Google Move May Mark New Front in Browser War

Sony Corp.'s recent agreement to pre-install Google Inc.'s Chrome on its Vaio line of PCs could mark the start of a renewed push by the search leader to boost its browser business.

The move comes about a year after Google debuted the Chrome browser to great fanfare but then failed to meet the initial expectations of analysts.

"From the outside, the thought last year was that Google would push Chrome a lot more than it has," said Gartner Inc. analyst Ray Valdes, who had expected Chrome to have more than its current 2.9% share of the browser market a year after its launch last September.

"But with this deal, Google is signaling to the market and to competitors that it's taking a more traditional approach to marketing Chrome," he added. "Call it the Microsoftian approach to the market."

A Google spokesman said the company is exploring how to get Chrome on even more PCs.

Sheri McLeish, an analyst at Forrester Research Inc., said the move represents a change in strategy for Google, because such deals are "a really fast-track way to grow market share."

McLeish called the Sony agreement a milestone because Google was able to convince the PC maker that its browser is a legitimate contender against Microsoft's Internet Explorer, Apple's Safari and Mozilla's Firefox.

"To get the deal done, I'm sure Chrome had to go through some rigorous technical testing to make sure it was a viable browser," McLeish said. "It could pose tremendous risk to Sony if, for example, Chrome wasn't secure enough for consumers."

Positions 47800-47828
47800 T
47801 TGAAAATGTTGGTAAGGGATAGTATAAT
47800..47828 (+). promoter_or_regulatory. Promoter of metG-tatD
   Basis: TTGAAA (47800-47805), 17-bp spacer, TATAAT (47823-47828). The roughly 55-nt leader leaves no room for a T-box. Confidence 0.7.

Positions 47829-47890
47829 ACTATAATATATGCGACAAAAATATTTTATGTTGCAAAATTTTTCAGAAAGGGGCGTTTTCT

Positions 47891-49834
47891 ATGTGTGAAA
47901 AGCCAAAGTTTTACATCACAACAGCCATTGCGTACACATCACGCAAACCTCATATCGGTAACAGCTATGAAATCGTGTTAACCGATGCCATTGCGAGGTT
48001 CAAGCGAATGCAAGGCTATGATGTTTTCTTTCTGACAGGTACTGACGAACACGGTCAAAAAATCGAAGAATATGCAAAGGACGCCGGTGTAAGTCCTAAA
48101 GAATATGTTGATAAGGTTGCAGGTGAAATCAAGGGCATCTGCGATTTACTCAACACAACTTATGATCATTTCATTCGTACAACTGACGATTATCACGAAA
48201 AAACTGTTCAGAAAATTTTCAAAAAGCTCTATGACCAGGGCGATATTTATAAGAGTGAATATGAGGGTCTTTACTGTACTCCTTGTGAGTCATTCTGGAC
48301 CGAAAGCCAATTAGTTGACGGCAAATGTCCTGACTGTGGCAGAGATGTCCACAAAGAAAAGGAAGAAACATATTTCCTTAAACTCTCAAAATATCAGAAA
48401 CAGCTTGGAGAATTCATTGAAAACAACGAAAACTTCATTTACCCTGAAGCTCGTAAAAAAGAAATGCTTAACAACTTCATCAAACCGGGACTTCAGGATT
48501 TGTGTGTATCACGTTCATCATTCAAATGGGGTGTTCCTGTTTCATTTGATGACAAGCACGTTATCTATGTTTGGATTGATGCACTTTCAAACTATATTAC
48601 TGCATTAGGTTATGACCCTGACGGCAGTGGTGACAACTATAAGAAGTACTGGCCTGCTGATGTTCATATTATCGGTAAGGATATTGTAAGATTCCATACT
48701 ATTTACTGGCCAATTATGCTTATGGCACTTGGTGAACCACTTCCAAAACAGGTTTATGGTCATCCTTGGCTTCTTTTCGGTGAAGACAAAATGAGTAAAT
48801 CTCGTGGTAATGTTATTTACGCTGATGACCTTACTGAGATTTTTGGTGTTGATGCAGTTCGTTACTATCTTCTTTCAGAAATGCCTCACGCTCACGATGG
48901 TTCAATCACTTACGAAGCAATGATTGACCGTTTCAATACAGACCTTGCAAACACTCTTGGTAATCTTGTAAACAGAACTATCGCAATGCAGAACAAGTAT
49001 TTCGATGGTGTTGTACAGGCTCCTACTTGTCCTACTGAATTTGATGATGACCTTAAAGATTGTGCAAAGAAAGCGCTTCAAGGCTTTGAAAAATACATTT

Valdes and McLeish both said that Google faces an uphill battle against Microsoft in the browser business even with the Sony deal. One barrier is IE's market share, which Web metrics firm Net Applications puts at 66.6%.

"In terms of real market adoption, [the Sony deal isn't] going to have a tremendous impact," Valdes said. "You can't make a frontal assault [on IE], not these days."

Any potential IE rival faces serious hurdles in the enterprise market, the analysts noted, since businesses are loath to switch their workers to a different browser.

This version of this story was originally published in Computerworld's print edition. It's an edited version of an article that first appeared on

Copyright © 2009 IDG Communications, Inc.

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